US says it detected failed North Korean missile launch

North Korea attempted to launch another intermediate-range ballistic missile early Thursday morning local time, but the U.S. military reported that the launch failed, the second failure in the past five days.

The launch came hours before the last presidential debate and while South Korea's top diplomat and defense minister were in Washington for talks with their American counterparts. North Korea launched the missile, believed to be a Musudan intermediate-range missile, near the northwestern city of Kusong, U.S. officials added.

The missile exploded shortly after launch, a senior U.S. defense official told Fox News.

At a Pentagon press conference with Defense Secretary Carter Thursday, South Korean Defense Minister Han Min-koo, speaking through an interpreter, said there was a “high possibility” that North Korean dictator Kim Jong-un was at the test site when his missile blew up.

The South Korean defense minister also said his country would keep up “psy-ops” or psychological operations to “expose North Korea to the outside world.”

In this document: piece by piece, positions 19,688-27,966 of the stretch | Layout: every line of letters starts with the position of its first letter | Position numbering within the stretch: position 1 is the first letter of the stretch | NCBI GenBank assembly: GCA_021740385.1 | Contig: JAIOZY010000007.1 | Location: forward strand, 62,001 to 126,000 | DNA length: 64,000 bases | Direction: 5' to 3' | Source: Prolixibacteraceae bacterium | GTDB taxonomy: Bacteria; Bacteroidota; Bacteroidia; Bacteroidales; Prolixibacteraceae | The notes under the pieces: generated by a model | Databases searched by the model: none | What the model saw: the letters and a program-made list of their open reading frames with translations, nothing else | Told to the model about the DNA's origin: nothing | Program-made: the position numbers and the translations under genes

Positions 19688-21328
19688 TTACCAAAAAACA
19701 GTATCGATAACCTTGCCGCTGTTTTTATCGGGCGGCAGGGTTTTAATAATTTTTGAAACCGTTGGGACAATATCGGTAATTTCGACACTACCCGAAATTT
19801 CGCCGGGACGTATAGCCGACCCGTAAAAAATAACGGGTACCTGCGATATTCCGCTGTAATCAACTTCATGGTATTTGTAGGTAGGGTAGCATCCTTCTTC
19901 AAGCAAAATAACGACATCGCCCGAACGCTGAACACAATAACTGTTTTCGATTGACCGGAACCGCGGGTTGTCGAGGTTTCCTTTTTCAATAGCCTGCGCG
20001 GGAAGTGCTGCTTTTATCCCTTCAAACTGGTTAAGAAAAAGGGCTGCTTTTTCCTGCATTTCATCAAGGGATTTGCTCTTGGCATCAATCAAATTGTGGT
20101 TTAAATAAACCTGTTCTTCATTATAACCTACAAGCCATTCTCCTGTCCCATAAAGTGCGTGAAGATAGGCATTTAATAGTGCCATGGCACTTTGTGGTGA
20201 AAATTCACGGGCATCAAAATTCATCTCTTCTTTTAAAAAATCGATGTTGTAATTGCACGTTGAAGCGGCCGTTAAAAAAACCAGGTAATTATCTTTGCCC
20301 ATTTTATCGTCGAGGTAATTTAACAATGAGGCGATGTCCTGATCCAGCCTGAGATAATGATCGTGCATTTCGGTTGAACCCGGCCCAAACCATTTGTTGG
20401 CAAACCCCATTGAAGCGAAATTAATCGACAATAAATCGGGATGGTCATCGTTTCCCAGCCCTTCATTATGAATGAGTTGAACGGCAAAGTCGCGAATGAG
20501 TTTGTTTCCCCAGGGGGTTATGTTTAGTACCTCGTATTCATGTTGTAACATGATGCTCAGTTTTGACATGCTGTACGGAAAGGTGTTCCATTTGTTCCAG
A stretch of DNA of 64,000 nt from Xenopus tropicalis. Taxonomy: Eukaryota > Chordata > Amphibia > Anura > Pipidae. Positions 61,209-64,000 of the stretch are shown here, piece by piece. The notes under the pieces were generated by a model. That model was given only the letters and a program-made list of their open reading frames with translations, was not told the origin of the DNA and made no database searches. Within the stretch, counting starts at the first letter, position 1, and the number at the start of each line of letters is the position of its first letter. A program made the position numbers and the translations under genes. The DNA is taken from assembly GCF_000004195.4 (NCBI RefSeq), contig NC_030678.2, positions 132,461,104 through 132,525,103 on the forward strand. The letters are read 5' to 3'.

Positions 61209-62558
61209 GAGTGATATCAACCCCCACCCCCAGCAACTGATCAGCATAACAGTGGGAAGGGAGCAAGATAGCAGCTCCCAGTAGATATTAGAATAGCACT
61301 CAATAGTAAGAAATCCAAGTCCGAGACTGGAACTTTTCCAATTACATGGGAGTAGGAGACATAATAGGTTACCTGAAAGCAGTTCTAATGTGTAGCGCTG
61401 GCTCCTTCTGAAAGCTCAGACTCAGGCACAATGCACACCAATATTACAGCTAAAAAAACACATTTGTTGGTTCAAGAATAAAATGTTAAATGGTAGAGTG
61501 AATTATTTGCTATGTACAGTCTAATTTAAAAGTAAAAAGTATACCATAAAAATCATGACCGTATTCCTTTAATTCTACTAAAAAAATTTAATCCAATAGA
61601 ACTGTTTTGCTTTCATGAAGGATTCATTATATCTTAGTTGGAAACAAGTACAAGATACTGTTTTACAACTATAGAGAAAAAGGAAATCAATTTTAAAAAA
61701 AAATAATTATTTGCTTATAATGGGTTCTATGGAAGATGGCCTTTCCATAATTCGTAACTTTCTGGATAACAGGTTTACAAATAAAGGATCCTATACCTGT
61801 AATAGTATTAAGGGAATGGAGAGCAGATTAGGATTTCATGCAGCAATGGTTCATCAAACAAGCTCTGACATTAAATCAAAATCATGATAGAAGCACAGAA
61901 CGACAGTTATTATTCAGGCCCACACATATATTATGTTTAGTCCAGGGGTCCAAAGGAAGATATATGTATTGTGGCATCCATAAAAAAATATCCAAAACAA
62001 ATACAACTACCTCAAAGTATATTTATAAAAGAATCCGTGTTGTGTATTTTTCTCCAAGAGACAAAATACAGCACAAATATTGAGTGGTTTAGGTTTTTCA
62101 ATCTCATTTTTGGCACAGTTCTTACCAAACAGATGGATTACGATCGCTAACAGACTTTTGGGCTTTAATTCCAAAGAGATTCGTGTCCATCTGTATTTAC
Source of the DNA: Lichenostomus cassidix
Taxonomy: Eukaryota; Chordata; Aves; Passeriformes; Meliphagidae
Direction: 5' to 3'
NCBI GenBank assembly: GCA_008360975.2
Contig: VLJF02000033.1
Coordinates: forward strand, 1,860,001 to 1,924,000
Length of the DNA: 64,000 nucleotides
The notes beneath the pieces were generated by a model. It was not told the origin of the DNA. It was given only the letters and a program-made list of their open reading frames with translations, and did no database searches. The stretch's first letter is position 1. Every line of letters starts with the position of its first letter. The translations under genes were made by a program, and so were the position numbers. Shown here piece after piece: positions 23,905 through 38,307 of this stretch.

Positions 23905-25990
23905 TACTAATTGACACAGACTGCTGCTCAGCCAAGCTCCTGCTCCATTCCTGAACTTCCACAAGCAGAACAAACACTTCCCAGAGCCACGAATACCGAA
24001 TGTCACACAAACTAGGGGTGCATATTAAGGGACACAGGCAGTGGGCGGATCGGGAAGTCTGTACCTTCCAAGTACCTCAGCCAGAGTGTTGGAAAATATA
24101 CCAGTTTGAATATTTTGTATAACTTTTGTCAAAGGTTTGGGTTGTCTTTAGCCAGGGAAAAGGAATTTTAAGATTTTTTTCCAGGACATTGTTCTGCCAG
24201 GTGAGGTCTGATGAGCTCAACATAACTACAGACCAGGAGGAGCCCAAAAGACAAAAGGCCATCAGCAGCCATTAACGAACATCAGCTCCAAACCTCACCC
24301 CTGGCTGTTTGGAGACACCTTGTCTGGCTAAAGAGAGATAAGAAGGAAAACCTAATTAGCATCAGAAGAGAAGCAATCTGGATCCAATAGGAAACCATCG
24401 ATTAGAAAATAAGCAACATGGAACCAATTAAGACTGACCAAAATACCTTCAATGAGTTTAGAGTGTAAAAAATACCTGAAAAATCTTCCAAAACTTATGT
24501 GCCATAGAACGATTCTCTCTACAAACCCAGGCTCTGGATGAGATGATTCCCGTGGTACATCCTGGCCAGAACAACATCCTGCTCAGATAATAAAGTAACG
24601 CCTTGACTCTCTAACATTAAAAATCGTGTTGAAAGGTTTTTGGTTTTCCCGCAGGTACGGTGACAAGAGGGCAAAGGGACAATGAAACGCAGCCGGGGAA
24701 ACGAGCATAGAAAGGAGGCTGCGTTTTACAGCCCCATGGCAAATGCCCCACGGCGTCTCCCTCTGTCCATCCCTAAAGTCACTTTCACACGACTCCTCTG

North Korea has attempted 24 missile launches and two nuclear tests this year, including eight launches of the Musudan missile, which can be fired from concealed road-mobile vehicles.

"The men and women of USSTRATCOM, NORAD and U.S. Northern Command, and U.S. Pacific Command remain vigilant in the face of North Korean provocations and are fully committed to working closely with our Republic of Korea and Japanese allies to maintain security," U.S. Strategic Command responded in a statement.

Four of North Korea's five nuclear tests have taken place during the Obama administration. In June, North Korea successfully fired a Musudan, which landed 250 miles away in the Sea of Japan.

Pentagon officials said they were concerned the Musudan could one day strike U.S. forces in Guam, in addition to the tens of thousands of U.S. troops stationed in Japan.

Defense Secretary Ash Carter on Thursday hosts his South Korean counterpart at the Pentagon for more talks. At the State Dept Wednesday, Carter promised an "overwhelming" response if the U.S. or its allies are attacked by North Korea.

Secretary of State John Kerry said the U.S. would deploy an advanced anti-missile system "as soon as possible" to South Korea. He also said the United Nations was in the process of looking at ways to tighten sanctions against the communist regime.

Kerry said North Korea sold a record level of coal to China in the last year. Beijing has rejected the U.S. plan to deploy the THAAD anti-missile system to South Korea.

South Korea's top diplomat warned that North Korea was "nearing the final stage of nuclear weaponization” and called the threat "grave."

South Korea's top diplomat, ForeignMinister Yun Byung-se, warned that North Korea was "nearing the final stage of nuclear weaponization” and called the threat "grave."